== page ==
WASHINGTON — Sen. Jeff Sessions, R-Ala., should have been a tough sell in the U.S. Senate.

President-elect Donald Trump’s nominee for attorney general voted to impeach then-President Clinton, opposed President Barack Obama’s Supreme Court nominees and led the opposition to a 2013 bipartisan immigration bill. He was also denied a federal judgeship 30 years ago – by the U.S. Senate – amid allegations that as U.S. attorney he had improperly prosecuted black voting-rights activists and used racially intemperate language.

But here’s something else to know about Sessions: He is one of the more well-liked members of the Senate, a place that still retains elements of one of the world’s most exclusive clubs. He is genial, respectful and patient – to both colleagues and staff. And that has given fellow Republicans and even some Democrats reason not to scrutinize the more unsavory allegations of his political history.

Take Sen. Susan Collins, a moderate Republican from Maine who, under other circumstances, might be a target for Democrats to peel off in hopes of defeating Sessions’ nomination.

Instead, she’s his lead spokeswoman.

Sessions and Collins may both be Republicans, but otherwise they could not be more different. He is a Methodist who grew up in a small town 100 miles from Alabama’s Gulf Coast. She was raised Catholic in tiny Caribou, Maine, less than 20 miles from the Canadian border. He speaks in a lilting twang; she with New England deliberativeness.

While Sessions was building a voting record in the Senate as a rock-ribbed conservative, Collins has most often been on the opposite side – the leading moderate of her generation who refused to vote for Trump and patterned her career after fellow Mainer Margaret Chase Smith, who made national headlines in the early 1950s by standing up to Joe McCarthy (and was the first woman to serve in both the House and the Senate).

On Tuesday, Collins will introduce Sessions to the Senate Judiciary Committee with a full-throated endorsement.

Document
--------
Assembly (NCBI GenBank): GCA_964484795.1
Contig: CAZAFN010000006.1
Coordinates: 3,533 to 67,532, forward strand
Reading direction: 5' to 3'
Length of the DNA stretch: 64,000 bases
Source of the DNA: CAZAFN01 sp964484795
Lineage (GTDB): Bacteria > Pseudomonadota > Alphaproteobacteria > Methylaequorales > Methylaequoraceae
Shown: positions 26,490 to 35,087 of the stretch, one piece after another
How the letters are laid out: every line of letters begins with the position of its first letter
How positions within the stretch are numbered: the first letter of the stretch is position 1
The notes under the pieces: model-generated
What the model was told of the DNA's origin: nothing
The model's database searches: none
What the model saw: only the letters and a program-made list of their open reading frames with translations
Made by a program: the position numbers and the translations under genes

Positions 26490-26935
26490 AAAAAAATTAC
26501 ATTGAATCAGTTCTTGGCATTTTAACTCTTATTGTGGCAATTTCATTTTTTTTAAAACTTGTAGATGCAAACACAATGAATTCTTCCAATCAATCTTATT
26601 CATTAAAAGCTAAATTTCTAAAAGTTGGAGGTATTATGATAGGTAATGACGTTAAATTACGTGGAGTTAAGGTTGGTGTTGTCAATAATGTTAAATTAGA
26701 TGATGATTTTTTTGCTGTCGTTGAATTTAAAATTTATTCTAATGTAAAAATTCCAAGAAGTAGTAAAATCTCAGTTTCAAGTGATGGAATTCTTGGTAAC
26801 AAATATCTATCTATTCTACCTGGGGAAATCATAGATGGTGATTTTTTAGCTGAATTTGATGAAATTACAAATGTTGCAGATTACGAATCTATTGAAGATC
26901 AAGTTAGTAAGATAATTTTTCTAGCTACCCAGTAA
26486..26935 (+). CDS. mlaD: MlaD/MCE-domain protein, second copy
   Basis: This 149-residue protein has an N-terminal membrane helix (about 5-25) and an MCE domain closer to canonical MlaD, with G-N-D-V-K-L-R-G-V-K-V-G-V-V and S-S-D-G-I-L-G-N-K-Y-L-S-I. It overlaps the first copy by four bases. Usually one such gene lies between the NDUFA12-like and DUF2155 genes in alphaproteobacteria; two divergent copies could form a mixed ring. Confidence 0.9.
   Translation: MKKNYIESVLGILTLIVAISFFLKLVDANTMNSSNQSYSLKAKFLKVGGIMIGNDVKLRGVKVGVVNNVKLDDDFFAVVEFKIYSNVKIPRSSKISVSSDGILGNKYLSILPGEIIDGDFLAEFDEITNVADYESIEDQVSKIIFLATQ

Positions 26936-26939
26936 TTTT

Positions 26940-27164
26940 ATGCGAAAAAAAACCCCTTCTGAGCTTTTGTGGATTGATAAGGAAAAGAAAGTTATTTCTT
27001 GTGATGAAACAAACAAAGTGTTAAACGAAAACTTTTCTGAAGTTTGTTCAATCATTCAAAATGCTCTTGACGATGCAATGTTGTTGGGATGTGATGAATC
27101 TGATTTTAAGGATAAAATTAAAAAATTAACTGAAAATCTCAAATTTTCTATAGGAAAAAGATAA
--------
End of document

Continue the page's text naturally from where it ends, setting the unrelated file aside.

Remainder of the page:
“He’s a decent individual with a strong commitment to the rule of law. He’s a leader of integrity,” Collins said in an interview, dismissing attacks from liberal activists about his conservative views and his actions as a young, southern prosecutor. “I think the attacks against him are not well-founded and are unfair.”

Sen. Jeff Sessions, R-Ala., speaks to reporters at Trump Tower in New York this fall.

Sen. Jeff Sessions, R-Ala., speaks to reporters at Trump Tower in New York this fall. Associated Press/Carolyn Kaster


Collins’ high-profile endorsement signals the uphill fight Sessions’s opponents face in trying to deny his bid to become the nation’s chief law enforcement officer with the sort of broadside attacks that have become common in confirmation hearings. Despite holding some of the most conservative positions in the Senate, Sessions is a heavy favorite to win confirmation.

“I genuinely like him,” said Sen. Chris Coons, D-Del., a member of the Judiciary Committee who still might vote against Session because of the “stark differences” between the two on policy. But they are friends.

This has frustrated the liberal coalition of civil rights groups leading the opposition. In 1986 this same coalition successfully swayed the committee to reject Sessions for a federal judgeship. Rather than slink into retirement, Sessions won a Senate seat in 1996 and has served ever since on the Judiciary Committee, whose members are now tasked with voting on him.

“You should be sitting in that room prepared to learn about this person, who you may have seen running next to you on the treadmill in the Senate gym, who you have may have had lunch with … but whose record as it relates to the critical issue of civil rights you might not know,” Sherrilyn Ifill of the NAACP Legal Defense and Educational Fund Inc., said Friday during a call with coalition members.


Democrats aren’t about to give Sessions a free pass.

Sen. Patrick J. Leahy, D-Vt., the former committee chairman, wants to question him on his religious freedom views. Coons went home for the weekend with a 300-page briefing book on Sessions’ record, ranging from civil liberties to his personal financial investments. Sen. Jack Reed, R.I., the top Democrat on the Armed Services Committee, will be watching questions about the Bush administration’s use of enhanced interrogation techniques of terrorists.

But most senators tend to view Sessions in the same way Collins does – as a friendly man who never broke his word to them. Many have prayed with him and traveled with him on official trips. Almost no one wants to review the original allegations against him during his 1986 nomination; for the most part, they don’t believe that he is the racist some have painted.

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